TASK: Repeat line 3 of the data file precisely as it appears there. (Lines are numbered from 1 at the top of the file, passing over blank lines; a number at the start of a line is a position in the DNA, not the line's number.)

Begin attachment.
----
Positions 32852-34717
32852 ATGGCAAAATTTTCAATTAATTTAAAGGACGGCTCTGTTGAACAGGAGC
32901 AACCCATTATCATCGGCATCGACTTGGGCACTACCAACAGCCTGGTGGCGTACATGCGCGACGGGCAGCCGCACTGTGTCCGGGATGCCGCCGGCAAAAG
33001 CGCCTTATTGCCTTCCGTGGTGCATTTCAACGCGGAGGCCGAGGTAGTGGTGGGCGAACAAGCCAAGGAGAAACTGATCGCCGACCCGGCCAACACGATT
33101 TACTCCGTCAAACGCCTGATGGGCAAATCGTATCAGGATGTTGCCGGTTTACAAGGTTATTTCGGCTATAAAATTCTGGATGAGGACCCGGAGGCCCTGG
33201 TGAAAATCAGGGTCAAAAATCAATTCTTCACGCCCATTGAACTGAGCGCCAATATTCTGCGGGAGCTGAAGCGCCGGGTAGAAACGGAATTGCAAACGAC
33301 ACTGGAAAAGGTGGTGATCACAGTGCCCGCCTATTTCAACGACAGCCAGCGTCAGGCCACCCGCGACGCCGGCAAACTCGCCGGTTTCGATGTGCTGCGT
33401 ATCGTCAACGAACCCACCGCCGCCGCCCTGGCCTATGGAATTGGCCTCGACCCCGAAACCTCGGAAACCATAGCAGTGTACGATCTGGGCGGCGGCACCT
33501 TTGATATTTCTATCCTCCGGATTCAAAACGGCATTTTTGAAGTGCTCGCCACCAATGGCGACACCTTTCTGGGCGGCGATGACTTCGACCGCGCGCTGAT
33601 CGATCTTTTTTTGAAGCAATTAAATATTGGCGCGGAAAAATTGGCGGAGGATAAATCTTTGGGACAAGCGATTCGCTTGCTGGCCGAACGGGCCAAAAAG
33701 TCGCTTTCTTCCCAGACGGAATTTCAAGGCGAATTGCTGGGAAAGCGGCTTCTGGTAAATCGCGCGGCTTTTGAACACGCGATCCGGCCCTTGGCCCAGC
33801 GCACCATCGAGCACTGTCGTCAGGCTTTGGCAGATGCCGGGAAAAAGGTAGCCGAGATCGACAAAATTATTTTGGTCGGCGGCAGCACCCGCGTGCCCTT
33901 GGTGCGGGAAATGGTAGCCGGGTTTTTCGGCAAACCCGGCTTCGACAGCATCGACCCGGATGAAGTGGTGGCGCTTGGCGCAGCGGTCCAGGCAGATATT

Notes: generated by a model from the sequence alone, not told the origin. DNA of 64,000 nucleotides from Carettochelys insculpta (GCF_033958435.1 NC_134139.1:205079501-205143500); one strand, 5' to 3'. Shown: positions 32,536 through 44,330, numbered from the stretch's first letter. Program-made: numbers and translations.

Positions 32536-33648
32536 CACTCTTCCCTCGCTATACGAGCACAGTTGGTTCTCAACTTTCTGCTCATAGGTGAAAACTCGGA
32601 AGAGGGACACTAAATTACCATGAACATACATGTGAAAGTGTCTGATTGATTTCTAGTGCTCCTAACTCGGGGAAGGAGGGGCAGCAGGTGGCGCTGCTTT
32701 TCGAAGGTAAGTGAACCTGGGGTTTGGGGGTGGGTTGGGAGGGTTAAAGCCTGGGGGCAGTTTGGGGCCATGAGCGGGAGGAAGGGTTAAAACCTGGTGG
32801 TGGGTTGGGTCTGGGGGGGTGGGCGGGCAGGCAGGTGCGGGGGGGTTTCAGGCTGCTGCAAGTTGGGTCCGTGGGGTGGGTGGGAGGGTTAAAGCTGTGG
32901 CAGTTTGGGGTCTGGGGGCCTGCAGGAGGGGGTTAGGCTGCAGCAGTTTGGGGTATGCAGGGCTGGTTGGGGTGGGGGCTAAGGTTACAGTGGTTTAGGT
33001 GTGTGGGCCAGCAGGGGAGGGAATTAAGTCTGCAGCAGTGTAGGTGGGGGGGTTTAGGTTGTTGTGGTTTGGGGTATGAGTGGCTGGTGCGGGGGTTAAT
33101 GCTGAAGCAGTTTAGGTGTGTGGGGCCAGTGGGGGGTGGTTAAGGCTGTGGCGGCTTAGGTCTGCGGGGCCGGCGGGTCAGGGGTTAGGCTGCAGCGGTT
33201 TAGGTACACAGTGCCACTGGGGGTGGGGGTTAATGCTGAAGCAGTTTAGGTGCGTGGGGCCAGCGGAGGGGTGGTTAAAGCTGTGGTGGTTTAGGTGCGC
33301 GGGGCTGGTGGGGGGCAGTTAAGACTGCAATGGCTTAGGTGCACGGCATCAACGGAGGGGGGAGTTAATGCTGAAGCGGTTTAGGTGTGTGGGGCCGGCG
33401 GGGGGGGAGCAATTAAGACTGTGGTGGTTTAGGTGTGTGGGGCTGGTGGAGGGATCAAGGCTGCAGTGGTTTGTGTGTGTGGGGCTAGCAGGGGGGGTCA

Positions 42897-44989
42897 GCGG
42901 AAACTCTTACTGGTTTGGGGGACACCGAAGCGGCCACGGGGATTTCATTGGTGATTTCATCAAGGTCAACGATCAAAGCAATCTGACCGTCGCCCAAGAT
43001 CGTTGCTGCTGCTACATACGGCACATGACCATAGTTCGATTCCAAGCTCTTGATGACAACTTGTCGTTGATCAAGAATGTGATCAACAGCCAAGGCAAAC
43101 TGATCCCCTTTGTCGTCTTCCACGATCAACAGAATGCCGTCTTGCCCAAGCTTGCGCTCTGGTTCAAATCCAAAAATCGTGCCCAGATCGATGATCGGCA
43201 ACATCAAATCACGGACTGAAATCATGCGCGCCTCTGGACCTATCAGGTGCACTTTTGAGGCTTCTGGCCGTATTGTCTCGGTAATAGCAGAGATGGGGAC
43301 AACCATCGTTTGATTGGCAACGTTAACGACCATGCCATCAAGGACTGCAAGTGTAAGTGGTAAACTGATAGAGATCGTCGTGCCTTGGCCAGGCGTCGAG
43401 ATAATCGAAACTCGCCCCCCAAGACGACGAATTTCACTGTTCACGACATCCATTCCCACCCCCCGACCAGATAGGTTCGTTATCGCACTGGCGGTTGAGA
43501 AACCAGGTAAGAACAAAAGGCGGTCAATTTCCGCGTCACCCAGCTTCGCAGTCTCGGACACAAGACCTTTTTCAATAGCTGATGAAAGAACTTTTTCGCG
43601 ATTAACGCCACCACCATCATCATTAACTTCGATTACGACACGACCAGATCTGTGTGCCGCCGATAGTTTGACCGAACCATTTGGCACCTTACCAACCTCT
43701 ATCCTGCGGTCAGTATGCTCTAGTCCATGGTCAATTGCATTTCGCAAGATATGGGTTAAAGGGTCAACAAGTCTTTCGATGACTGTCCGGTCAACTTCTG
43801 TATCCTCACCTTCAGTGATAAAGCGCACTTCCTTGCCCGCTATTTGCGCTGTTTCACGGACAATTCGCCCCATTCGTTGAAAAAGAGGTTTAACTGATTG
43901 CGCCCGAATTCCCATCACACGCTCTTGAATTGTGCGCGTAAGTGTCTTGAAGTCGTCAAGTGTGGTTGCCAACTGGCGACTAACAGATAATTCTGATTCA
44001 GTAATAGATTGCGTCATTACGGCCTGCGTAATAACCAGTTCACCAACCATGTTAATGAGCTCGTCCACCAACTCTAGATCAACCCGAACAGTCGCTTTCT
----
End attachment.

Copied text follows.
32901 AACCCATTATCATCGGCATCGACTTGGGCACTACCAACAGCCTGGTGGCGTACATGCGCGACGGGCAGCCGCACTGTGTCCGGGATGCCGCCGGCAAAAG